Prepare for more doomsday scenarios unless we find long-term solutions to the water crisis
Fresh water is not a never-ending resource and no amount of grandstanding will produce more of it
Mar 20, 2019
No matter how Malacañang tries, no amount of saber-rattling or blame-tossing in the hopes of intimidating officials who safeguard the country’s water resources (or give the impression that the President’s iron-handed tactics will produce results), will augment the dwindling supply at the moment.
The faithful can ask for divine intervention. Contractual workers can pockmark our terrain looking for deep wells but only long-term solutions devoid of personal (or China’s?) interests will ensure that citizens will continue to have potable water in the coming decades.
After listening to televised exchanges between government officials and representatives of private water concessionaires, it appears that ad hoc solutions are the country’s best options at the moment.
But first, the facts:
Angat Dam in Norzagaray, Bulacan supplies 96 percent of Metro Manila’s water needs, caters to the irrigation requirements of Pampanga and Bulacan, and generates hydroelectric power for the Luzon grid. Angat Dam’s water comes from the Sierra Madre mountains.
From the dam, a network of tunnels and aqueducts draw a total of 4 billion liters of water a day traveling to Ipo Dam also in Norzagaray.
The water then goes to the La Mesa Portal and is distributed to the separate networks of the currently beleaguered Manila Water Company and Maynilad Water Services, Inc.
The water supply for Maynilad goes straight to its treatment plants while the supply for Manila Water needs to pass through La Mesa Dam before proceeding to its treatment plant in Balara, Quezon City.
Only after the water has been treated by their plants separately can Manila Water and Maynilad distribute the final product to consumers.
Of the 4 billion liters taken from Angat Dam every day, 2.4 billion or 60 percent goes to Maynilad’s west zone or sector of Metro Manila while 1.6 billion to Manila Water’s east zone.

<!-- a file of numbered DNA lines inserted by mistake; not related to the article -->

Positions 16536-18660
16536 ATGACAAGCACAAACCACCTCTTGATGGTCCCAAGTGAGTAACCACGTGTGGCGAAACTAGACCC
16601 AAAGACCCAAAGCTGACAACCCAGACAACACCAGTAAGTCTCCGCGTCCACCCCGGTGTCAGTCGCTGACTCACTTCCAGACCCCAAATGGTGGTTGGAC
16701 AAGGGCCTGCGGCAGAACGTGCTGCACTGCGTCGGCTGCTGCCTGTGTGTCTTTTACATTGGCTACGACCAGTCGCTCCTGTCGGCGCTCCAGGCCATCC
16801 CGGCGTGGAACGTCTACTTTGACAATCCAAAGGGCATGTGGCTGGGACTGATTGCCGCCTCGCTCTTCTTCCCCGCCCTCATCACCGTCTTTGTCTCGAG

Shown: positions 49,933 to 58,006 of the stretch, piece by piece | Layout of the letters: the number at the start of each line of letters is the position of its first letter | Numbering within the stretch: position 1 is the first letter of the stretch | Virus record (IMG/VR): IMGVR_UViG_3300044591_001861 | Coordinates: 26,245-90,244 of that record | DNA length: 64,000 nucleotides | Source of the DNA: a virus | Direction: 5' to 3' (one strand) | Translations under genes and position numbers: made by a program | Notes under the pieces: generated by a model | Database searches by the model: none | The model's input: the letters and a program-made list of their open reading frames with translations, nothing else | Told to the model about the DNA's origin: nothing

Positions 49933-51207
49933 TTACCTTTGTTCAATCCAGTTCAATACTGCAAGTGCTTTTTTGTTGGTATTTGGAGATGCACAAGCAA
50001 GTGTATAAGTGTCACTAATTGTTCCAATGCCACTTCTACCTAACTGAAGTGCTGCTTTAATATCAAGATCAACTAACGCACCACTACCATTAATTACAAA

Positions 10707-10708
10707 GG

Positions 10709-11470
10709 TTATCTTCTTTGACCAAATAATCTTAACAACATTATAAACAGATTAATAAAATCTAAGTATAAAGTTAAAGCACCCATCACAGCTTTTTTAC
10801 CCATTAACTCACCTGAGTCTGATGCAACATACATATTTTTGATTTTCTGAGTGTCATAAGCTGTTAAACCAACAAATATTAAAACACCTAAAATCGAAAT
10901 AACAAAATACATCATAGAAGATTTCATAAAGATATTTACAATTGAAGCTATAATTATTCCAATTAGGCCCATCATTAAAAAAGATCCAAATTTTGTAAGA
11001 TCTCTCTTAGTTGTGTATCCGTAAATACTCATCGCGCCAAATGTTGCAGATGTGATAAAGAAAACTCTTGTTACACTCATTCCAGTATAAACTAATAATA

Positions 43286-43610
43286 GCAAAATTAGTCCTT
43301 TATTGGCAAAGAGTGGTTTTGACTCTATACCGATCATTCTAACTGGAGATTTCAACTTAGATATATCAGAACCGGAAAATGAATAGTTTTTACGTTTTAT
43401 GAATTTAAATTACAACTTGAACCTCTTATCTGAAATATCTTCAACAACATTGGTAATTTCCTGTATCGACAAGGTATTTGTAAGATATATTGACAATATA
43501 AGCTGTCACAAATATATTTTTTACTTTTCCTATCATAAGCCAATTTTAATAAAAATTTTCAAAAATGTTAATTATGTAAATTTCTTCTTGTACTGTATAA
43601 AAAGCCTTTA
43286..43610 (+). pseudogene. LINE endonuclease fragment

El Niño and “Band-Aid” solutions
Trouble began earlier this month following the weather bureau’s advisory that La Mesa dam’s water level was at a critical low of 68.85 meters. The standard is 69 meters. The summer season has not yet officially set in and El Niño, the periodic spell of less rain and more heat, has already made its presence felt in the archipelago.
Manila Water president and CEO Ferdinand dela Cruz told the Senate public services committee that it was actually their advisories that triggered the spike in demand as customers collected water in preparation for the low-pressure situation.
“The unpredictable demand profile upset the supply and made it difficult to keep advisories accurate so we went from reduced supply to a water interruption,” he explained.
Sleepless nights, street fights, and World War Z-like scenes of unwashed residents rushing out of their homes when firetrucks carrying water arrive became the norm, especially in Mandaluyong and Pasig.
“Para kaming zombies na nagsusuguran pagdating ng firetruck,” a barangay captain from Mandaluyong told senators.
President Duterte eventually ordered the “release (of) water from Angat Dam by noontime (of) Mar. 15, good for 150 days” to alleviate the shortage. The unrealistic instruction was blamed on “misinformed advisers,” but officials concerned still vowed to do what they can to comply with it.
Even before the order, the government announced a “cross-border” agreement that would allow Manila Water Company to borrow 50 million liters a day from the Angat Dam supply meant for Maynilad—a tiny drop given the four billion liters daily that paying metropolis residents require.